As companies ramp up protections against account takeovers, spearphishing and other impersonation attacks, attackers are upping their game by collecting more and richer personally identifiable information (PII). Unfortunately for defenders, this information is often easily available through public sources, leaked databases and black markets. That’s enabling more sophisticated business executive compromise attacks.
Voice deepfakes prove effective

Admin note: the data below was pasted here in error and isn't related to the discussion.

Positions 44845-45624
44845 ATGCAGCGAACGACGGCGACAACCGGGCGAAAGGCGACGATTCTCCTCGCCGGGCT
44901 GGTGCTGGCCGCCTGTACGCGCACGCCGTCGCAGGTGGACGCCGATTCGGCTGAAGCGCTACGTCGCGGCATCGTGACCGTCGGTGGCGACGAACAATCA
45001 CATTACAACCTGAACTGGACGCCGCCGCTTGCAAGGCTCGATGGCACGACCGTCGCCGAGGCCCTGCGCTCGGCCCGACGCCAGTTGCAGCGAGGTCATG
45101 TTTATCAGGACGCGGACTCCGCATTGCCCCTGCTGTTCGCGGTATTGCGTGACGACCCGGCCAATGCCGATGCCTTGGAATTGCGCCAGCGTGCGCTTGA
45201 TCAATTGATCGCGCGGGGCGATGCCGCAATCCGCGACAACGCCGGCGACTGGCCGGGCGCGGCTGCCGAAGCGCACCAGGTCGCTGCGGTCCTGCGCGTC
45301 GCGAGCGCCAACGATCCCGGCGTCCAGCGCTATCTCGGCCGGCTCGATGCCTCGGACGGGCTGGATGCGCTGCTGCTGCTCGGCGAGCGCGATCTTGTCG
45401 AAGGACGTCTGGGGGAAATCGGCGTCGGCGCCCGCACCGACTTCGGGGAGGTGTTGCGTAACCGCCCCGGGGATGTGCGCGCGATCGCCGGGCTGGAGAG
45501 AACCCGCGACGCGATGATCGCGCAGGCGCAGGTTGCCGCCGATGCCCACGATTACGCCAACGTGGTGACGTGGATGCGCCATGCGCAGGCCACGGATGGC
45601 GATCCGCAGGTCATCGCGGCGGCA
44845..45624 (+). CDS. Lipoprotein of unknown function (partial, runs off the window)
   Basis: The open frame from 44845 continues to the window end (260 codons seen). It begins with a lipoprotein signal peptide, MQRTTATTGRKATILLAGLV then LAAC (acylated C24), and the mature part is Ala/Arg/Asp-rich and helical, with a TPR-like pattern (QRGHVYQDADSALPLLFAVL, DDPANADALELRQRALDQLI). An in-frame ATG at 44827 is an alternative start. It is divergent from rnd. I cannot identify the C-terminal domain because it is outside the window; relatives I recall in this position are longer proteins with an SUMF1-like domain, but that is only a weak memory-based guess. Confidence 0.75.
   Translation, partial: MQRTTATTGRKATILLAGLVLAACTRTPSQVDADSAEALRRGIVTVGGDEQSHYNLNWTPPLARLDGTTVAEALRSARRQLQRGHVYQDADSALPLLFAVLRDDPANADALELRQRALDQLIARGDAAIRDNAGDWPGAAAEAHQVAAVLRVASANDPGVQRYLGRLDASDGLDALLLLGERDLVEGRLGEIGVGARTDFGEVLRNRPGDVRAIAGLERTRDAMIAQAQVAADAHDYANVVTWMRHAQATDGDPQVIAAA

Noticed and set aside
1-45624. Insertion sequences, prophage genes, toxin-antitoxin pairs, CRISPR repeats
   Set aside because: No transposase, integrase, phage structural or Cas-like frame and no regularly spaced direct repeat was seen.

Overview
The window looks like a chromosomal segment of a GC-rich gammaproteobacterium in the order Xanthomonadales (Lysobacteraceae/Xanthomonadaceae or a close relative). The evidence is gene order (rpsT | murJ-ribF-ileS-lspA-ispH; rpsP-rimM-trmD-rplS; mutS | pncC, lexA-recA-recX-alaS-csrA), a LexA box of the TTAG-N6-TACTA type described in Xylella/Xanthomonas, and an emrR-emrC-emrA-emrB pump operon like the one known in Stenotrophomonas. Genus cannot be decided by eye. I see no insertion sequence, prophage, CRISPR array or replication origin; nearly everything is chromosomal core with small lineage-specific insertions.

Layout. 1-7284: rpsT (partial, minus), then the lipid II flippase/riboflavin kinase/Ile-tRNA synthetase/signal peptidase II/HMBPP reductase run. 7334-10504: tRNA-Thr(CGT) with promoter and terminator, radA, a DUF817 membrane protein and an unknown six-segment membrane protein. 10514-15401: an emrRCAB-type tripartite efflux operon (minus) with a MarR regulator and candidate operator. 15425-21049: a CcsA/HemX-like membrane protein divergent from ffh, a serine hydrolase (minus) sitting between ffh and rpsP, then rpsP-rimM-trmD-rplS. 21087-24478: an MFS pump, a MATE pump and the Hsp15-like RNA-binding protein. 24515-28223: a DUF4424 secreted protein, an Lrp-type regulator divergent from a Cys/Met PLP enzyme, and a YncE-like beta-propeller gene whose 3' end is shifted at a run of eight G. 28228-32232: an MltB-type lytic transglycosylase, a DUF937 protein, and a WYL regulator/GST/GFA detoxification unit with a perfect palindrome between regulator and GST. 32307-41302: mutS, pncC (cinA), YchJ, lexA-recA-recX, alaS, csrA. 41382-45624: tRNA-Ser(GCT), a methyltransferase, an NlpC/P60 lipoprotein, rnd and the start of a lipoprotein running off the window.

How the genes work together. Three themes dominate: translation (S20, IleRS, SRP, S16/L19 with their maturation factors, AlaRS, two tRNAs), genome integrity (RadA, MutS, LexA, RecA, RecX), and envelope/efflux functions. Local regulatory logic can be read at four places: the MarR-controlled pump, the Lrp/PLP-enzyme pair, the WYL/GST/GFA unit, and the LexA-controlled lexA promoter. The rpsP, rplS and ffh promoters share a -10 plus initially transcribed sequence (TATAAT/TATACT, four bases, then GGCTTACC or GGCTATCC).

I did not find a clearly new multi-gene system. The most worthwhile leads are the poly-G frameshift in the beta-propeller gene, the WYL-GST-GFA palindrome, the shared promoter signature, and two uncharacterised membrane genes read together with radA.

Companies often post recordings of earning calls online, making it easy for attackers to find examples of the target’s actual voice, says Merritt Maxim, vice president and research director at Forrester Research. “You can then use those audio files to create the equivalent of a fake recording from the CEO,” he says. “‘Please transfer money to this person, it’s urgent.’ We’re going to see more of that scenario.”
The technology is getting better and easier by the day. To see this technology in action, check out a demo by artificial intelligence (AI) firm Dessa, in which they recreated podcaster Joe Rogan’s voice using a text-to-speech deep learning system they developed.